Reinhold's Favorite Local Dualsport Adventure Ride
This is one of our favorite shop rides for dualsport riding, and although it takes a whole day, it never brings you more than a few hours from the bay Area. These are some of the last true dualsport routes open to the public, and it is by no means certain that these will remain open much longer.
The basic route is from Mountain View to Hollister, via either 101 (fast) or Uvas/Mckean Roads, past the reservoirs, paralleling 101 (slower) and rejoining 101 in Gilroy. Take Route 25 into Hollister and be sure to stop for gas, because you are going to need it before the day is over!
From Hollister you head south on 25 as far as Paicines, where you turn left on J 1. The sign is marked New Idria, and that is where you are headed. J 1 is a lovely paved road that takes you to the Panoche Bar, near the turn-off for Little Panoche, which is the continuation of J 1. I recommend stopping at the Panoche Bar for a Coke and a quick look around at one of the nicest old country bars in the area. This is also the only real bathroom stop on the whole route, so be advised.
After leaving the Panoche Bar you want to go straight ahead, (don't turn left on J 1) always bearing right, (southwest) on the New Idria Road. This road is the road that takes you over the mountains to Clear Creek. When you approach the mostly deserted town of New Idria the road gets rough and turns to dirt.
You need to be at least an intermediate rider to have fun on this road, it is a little challenging for a pure beginner. This road climbs to a three-way intersection. Going left takes you to the top of San Benito Peak, but you have to backtrack to this intersection. Going right, up the hill, takes you to the top of Clear Creek and onto the Clear Creek Road that leads down the mountain and back to the Coalinga/San Benito Road. Be careful on this road, there is often dirtbike traffic on it. There is a gate at the top and bottom of this road on the New Idria side. We have often ridden around the gate, but if you are riding around the gate you are definitely on your own on that section of road, and it is not recommended if you are by yourself.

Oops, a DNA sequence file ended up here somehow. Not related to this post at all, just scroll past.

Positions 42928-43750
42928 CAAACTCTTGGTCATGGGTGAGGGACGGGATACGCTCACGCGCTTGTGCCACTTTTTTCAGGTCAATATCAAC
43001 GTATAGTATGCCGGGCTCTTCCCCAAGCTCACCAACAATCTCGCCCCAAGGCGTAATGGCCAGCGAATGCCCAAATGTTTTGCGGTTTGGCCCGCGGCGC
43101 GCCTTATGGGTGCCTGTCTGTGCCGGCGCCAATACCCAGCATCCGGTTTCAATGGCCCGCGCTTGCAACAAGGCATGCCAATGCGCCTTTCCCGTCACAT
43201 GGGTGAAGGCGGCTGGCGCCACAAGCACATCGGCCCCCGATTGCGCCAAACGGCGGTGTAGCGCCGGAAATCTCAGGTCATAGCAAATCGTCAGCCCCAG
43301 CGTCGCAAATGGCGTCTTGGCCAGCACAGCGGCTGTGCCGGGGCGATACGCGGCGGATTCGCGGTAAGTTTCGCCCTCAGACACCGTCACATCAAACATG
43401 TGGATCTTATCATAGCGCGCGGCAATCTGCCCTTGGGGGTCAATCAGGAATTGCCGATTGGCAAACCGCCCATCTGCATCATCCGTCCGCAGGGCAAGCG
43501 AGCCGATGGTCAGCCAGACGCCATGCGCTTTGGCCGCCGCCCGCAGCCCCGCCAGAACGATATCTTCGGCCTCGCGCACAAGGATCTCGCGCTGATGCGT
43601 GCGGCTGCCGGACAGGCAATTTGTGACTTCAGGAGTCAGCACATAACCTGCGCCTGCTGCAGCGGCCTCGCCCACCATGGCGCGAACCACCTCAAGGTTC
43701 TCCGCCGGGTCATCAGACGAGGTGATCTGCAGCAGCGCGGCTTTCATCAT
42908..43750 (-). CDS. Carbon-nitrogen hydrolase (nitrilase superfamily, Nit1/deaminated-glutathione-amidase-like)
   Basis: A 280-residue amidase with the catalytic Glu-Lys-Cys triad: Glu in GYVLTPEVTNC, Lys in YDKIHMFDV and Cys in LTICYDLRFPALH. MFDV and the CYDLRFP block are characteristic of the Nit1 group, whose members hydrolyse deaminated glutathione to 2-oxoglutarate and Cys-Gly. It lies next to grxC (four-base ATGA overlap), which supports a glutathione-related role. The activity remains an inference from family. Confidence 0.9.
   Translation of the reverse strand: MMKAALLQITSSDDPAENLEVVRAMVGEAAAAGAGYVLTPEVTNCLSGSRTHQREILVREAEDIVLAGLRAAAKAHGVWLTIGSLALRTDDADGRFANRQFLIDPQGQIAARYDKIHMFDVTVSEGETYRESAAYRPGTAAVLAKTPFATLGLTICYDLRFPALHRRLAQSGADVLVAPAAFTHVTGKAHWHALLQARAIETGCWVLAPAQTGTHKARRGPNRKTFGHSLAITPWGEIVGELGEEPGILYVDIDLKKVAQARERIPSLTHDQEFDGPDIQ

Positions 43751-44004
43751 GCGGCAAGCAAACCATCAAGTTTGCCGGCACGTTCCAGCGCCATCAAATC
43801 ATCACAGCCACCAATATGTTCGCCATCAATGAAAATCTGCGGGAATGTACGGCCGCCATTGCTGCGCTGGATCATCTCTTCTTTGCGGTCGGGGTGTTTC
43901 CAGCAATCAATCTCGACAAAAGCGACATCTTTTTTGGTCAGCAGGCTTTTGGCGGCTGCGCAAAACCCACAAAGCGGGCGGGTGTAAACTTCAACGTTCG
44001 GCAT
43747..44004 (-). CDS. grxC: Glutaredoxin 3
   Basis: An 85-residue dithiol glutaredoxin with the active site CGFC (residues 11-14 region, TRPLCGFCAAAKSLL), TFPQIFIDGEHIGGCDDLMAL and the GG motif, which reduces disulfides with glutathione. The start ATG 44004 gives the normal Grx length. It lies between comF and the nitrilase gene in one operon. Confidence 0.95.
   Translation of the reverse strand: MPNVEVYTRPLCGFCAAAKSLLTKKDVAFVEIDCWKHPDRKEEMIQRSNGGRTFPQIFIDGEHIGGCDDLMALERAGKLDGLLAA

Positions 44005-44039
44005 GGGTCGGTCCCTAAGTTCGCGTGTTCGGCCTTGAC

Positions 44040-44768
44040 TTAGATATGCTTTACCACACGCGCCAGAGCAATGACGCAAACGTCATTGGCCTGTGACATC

A caution: If it is wet, this road is nearly impassible unless you have knobby tires. The clay turns to a slippery mud. The best time to take the New Idria/Clear Creek Road is a couple of weeks after it has stopped raining so the road can dry out and the mudholes disappear. Then regular dualsport tires are OK for traction.
After riding down the west side of the mountain and across the San Benito River ford at the entrance to Clear Creek, you turn right on the Old Coalinga Road and follow it to a right turn marked Old Hernandez Road. This road is about half dirt and half paved, with one river ford which can be challenging after a rainstorm, otherwise it is no problem. Follow it to its end and turn left, go a short distance and turn right, you are back on Highway 25 heading north. Follow 25 north past the Pinnacles and the twisties, and watch carefully for a gate on the left, with a dirt road marked La Gloria Road. You are only 6 or 7 miles past Pinnacles when this road comes up, so watch for it!
Gloria Road is all dirt, is used by farm trucks and equipment, so watch carefully and don't go too fast. Stop at Chalone Road, the summit, and take a little break. You've been riding several hours by now; pace yourself so you don't get too tired. Gloria Road takes you back to Highway 101 north, and you have the choice of staying on 101 and heading straight back to the Bay Area, or taking Old Stage Road into San Juan Bautista for an early dinner before heading back.
I guarantee you will be tired if you ride this whole route, but you will have a great feeling of accomplishment as well. All the roads I've mentioned are shown on AAA maps, (San Benito County) and I have available copies of my own marked maps at the shop for anyone who wants one.
Allow a whole day for this ride, get started by 9:00 am and you will be home around dinnertime, having accomplished one of the nicest Dualsport rides in the Bay Area.
We must remind you that you are responsible for your own safety on these rides, and that conditions can change rapidly. If you have any doubts about your ability to master the terrain, the depth of the fords, or any other risks, turn back! Your safety is paramount and we don't want you to put yourself at risk unnecessarily.
Feel free to e-mail me for any details or questions.